I think there has been a subtle steering of the denomination in a conservative direction that has been ongoing probably for the last 10 or 15 years. I think there are some things the United Church has done in the past [that are] at risk as a result of that.

The United Church generally has been a progressive church. So it's not that I'm fighting on behalf of a small group of people in that church. But that, you know, the social impact that the United Church has had around [things like] LGBTQ, a decision made so long ago, that led the church and also challenged communities around churches.

We've pushed policies around a number of things that put us on the cutting and sometimes leading edge of progressive thought in Canada, [things like] the conversation around Palestinians and the impact Israel and its policies has on those people—something some people call a slow genocide. 

The United Church has made statements on that [issue] much to the distress of many of its partners and members. It has not not faltered in that work.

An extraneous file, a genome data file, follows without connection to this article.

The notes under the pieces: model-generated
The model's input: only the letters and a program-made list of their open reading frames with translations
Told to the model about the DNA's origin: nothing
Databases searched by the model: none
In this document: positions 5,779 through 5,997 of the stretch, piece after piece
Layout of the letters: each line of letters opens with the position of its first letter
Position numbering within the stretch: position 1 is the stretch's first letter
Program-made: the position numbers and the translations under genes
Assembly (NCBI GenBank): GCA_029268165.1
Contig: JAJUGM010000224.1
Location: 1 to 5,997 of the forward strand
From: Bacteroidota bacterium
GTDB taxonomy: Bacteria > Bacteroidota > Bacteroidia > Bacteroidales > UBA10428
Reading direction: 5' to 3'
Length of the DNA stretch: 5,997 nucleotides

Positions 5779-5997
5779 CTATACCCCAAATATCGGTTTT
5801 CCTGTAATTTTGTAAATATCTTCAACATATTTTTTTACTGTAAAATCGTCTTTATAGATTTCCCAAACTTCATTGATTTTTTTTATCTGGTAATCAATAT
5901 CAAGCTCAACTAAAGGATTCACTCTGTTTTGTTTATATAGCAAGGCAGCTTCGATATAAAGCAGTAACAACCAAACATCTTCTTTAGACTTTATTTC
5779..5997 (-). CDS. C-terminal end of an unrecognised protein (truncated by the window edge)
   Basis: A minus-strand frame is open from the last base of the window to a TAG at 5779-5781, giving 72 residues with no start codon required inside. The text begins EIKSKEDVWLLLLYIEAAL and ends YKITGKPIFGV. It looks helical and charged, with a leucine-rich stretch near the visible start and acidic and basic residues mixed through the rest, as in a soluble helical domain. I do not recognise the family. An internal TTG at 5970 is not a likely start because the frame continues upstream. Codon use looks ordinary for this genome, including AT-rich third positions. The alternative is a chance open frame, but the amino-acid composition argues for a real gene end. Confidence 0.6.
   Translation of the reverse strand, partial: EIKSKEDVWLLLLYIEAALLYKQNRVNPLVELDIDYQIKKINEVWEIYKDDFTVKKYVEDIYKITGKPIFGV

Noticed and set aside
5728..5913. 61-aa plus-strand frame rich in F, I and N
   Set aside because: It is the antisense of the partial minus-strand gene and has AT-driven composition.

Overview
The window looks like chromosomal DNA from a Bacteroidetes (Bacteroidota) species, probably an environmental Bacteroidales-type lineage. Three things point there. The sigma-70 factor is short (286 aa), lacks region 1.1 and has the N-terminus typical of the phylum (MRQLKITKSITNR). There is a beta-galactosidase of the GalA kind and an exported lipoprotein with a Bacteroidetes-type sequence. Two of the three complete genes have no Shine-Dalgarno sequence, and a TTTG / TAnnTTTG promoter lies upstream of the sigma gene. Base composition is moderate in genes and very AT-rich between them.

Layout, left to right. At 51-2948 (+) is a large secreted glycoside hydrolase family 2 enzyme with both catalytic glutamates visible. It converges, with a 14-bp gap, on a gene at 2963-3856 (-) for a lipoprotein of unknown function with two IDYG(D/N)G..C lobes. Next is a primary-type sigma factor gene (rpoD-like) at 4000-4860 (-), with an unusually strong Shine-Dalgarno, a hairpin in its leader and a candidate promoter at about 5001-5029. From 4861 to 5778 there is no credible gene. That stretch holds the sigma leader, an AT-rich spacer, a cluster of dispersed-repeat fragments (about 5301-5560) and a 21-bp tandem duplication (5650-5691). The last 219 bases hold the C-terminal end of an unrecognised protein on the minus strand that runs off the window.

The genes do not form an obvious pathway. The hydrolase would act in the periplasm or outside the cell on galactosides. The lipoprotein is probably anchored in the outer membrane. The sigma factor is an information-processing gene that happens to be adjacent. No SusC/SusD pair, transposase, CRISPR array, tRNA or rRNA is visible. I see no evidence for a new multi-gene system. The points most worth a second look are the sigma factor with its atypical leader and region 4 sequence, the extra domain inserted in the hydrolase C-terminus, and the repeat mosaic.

But if it has, unfortunately, privileged and protected a very conservative interpretation of doctrine. Certainly when I was at theological college that was not being taught. 

I was one of the few in my year who actually had been raised with the new curriculum in the 1960s and so had never had a supernatural judging Father God and who had never believed that Jesus had died and risen to save me from m sins. I've never had any of that literal theology.

I was one of the few in my first year at the college who didn't have to have my entire conservative theology deconstructed so that it could be put back together in a in a much more contemporary way that was informed by critical scholarship.